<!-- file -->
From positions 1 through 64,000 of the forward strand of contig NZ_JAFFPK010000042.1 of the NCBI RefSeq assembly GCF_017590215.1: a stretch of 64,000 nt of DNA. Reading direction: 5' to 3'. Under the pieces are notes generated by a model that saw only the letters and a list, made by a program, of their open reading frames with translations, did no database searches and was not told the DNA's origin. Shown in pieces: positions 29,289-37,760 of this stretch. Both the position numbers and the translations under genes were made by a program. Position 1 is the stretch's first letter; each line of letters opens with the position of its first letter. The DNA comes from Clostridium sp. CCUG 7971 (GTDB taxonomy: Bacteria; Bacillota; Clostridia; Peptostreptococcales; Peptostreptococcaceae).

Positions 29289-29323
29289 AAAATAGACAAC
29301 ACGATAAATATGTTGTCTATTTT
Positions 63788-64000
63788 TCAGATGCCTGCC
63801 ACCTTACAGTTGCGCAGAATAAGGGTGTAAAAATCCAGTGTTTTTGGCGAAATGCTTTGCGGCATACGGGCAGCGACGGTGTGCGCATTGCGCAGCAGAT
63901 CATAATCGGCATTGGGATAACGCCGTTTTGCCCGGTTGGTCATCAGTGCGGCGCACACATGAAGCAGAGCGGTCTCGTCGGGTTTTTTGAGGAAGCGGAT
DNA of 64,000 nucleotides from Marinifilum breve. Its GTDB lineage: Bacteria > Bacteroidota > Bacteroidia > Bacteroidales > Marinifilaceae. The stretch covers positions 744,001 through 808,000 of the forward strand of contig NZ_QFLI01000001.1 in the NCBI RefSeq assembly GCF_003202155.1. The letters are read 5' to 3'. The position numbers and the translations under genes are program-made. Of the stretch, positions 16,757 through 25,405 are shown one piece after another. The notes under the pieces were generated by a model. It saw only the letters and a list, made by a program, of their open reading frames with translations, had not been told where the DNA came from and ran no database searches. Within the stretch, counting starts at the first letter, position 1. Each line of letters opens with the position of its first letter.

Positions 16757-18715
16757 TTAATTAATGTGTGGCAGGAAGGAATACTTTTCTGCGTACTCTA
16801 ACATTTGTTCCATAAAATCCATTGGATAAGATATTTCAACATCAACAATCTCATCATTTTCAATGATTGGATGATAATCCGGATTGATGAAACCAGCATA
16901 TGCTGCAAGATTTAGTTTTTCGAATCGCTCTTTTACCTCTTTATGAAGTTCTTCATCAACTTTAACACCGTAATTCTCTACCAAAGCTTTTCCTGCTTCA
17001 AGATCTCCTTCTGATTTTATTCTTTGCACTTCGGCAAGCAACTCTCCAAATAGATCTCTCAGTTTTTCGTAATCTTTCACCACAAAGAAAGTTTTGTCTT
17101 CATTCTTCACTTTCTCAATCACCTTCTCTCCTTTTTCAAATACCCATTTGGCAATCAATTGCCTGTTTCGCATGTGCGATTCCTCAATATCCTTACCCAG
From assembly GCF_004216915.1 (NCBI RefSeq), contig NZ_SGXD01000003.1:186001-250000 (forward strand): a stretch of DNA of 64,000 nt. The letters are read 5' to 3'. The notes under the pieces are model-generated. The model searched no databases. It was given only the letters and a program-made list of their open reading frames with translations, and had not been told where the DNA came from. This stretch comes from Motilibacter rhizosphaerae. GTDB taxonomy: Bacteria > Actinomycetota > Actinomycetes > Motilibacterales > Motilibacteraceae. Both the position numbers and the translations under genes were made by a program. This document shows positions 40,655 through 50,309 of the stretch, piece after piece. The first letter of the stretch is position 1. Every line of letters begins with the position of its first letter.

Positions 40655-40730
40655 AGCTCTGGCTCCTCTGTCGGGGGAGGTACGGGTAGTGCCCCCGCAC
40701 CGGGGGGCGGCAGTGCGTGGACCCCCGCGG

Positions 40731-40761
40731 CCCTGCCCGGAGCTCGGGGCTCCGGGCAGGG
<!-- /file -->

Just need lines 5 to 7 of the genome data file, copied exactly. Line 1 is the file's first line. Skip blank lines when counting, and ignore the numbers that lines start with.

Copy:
Positions 63788-64000
63788 TCAGATGCCTGCC
63801 ACCTTACAGTTGCGCAGAATAAGGGTGTAAAAATCCAGTGTTTTTGGCGAAATGCTTTGCGGCATACGGGCAGCGACGGTGTGCGCATTGCGCAGCAGAT